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The Catholic Sensibilities of Shadowrun Returns

"Classic cyberpunk characters were marginalized, alienated loners who lived on the edge of society in generally dystopic futures where daily life was impacted by rapid technological change, an ubiquitous datasphere of computerized information, and invasive modification of the human body." – Lawrence Person

It has often been observed that Christ did not associate with the rich and powerful, but rather with the downtrodden, the rejected, the disreputable.  This is no small thing to consider, especially in a world where the glitterati continue to dominate popular culture.  Oh sure, the have-nots are often feted, sometimes even by the glittering class itself, but only ever so briefly.   Very quickly they are ushered off the stage, usually when the celebri tire of the spectacle, and are promptly forgotten until the next round of self-hating guilt bubbles to the surface of the rich and powerful's collective psyche.  Alas, such is the way of the world.

Be that as it may, it is clear that Christ saw something in the dispossessed that the rest of the world did not: a hardscrabble power that could and would transform the world.   I believe this was made abundantly clear when Christ told Peter ("Cephas" or "rock") that "upon this rock I will build my church, and the gates of hell shall not prevail against it." According to the great Catholic scholar Fr. Robert Barron, "rock" should be more properly translated as "crag" based on the original Greek.  In other words, Peter was not seen by Christ as merely a polished pebble, but as a rough-edged chunk of solidity that could withstand much because its failings in grace and beauty were what made it so internally strong.

Perhaps it is because I am a Roman Catholic that I have always shared Christ's affinity for the rough and tumble of the world.  Or, perhaps just as likely, it has to do with the fact that my father was in law enforcement.  When I was young, my father would often have former, er, "detainees" spot him on the street and come over to say hi and have a chat.  As a kid I often imagined the real world was similar to the world of television; that law enforcement involved an unceasingly antagonist relationship between the "good guys" and the "bad guys." Such chance encounters disabused me of such a notion.  I quickly realized that there seemed to be a mutual respect for the operators of the other team, one that served to erase any bad feelings.   And, just as importantly, I learned that many of these people were quite interesting in their own right.  Shifty?  Sure.  Troubled?  Some.  But also quite fascinating in their own, self-assured way. And particularly so in the tales they had to tell!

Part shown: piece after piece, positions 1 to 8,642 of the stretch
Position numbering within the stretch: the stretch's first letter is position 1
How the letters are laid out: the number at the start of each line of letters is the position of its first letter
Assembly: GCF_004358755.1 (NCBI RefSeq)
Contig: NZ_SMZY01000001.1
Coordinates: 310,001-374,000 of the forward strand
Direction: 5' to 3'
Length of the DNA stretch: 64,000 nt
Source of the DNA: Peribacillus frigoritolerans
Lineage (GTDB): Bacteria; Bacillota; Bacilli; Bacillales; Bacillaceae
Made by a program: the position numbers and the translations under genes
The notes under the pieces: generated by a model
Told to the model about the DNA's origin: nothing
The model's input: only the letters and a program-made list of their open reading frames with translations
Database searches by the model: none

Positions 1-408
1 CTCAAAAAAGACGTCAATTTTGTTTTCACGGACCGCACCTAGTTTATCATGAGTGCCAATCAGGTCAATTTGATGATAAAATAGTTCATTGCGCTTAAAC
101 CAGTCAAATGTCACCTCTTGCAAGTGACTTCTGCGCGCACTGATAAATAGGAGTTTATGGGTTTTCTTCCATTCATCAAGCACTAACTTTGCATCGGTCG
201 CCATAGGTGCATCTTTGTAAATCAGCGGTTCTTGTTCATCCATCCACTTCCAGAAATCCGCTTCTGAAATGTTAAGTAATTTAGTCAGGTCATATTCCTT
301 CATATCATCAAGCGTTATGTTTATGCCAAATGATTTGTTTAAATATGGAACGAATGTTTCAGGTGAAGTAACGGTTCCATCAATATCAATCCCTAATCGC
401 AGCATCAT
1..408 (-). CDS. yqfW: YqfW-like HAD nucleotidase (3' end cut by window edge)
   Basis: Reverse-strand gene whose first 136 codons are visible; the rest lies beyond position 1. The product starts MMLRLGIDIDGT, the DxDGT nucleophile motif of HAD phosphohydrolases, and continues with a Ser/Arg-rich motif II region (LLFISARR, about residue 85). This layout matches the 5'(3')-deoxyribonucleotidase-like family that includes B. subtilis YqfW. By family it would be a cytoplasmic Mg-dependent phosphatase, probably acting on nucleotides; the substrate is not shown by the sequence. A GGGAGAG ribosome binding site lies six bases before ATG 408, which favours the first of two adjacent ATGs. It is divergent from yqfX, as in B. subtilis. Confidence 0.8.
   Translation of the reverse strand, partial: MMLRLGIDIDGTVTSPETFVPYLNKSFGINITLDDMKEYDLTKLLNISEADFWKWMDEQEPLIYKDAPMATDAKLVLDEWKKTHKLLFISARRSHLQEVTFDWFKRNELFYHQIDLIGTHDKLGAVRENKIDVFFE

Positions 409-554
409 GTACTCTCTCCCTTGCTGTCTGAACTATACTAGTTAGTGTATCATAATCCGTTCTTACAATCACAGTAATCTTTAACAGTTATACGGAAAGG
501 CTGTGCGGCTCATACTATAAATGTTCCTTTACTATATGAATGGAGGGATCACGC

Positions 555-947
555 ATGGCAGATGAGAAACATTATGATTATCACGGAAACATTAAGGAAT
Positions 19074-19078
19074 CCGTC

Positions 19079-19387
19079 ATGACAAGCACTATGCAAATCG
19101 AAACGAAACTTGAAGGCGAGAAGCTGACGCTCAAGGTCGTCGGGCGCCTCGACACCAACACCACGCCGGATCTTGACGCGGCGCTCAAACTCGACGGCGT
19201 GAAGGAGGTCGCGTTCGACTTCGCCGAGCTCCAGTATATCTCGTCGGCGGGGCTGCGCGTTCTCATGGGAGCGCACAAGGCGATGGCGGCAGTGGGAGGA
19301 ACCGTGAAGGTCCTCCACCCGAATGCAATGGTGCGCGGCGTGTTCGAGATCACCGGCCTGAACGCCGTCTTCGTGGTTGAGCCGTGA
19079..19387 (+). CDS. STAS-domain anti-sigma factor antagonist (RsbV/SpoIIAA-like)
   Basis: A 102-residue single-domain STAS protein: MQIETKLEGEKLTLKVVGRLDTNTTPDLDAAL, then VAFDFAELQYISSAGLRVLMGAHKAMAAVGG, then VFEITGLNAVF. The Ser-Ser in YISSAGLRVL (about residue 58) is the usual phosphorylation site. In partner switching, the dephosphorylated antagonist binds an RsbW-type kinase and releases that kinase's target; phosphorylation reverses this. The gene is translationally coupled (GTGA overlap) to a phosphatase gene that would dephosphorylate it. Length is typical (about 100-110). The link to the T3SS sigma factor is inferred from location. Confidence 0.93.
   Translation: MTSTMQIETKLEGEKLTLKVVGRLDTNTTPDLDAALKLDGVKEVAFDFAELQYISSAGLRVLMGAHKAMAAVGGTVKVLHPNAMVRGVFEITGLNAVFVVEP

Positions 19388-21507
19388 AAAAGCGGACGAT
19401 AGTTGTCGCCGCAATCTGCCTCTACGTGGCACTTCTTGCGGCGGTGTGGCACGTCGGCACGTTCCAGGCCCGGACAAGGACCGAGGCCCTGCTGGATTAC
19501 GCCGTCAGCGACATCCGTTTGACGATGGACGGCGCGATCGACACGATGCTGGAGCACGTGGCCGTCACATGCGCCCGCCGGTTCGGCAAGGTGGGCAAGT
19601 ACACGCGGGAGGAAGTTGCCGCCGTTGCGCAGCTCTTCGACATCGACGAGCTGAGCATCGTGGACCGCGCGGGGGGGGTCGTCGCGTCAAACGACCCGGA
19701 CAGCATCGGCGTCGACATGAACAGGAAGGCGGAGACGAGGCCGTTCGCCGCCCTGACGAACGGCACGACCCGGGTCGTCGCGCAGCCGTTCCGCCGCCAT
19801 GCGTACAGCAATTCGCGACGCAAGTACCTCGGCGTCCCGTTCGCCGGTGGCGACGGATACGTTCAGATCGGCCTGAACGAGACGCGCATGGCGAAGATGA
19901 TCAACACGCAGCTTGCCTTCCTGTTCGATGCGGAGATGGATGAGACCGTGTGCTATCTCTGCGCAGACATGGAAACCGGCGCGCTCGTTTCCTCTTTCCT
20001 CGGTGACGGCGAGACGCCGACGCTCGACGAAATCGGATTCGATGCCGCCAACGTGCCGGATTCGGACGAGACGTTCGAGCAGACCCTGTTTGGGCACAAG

These thoughts all came into my mind recently after completing the magnificent game that is Shadowrun Returns.  As I briefly detailed here, SRR is a wonderfully trippy cyberpunk setting smashed together with some Tolkien-esque fantasy.  But as the game unfolded for me across its 12 or so hours of gameplay, I realized that it was also something more:  it was a very Catholic tale of the flawed outcast seeking redemption.


Indeed, the game begins right in the Catholic trenches.  Unlike a lot of games where the player is some sort of Nietzschean "man of destiny," in Shadowrun Returns  the player is little more than a down on his luck "shadowrunner" (i.e., a petty criminal who specializes in smash and grab thievery, hacking, and general "for hire" mischief-making) living in a squalid apartment, desperate for work.  Employment does conveniently arrive - this is a game, after all - when the player gets a pre-recorded call from former partner in crime, Sam Watts.  It seems that Watts has been murdered (something he anticipated, hence the recording) and wants you to catch his killer.  Not because you were his friend, mind you, but merely because you were one of the few people to treat this very troubled, very drug addicted shadowrunner with any respect.  The player takes the mission - there wouldn't be a game if he didn't! - and a tale soon begins of outcasts helping outcasts; of the forgotten and the dispossessed working together to solve a crime that the rich and powerful care nothing about.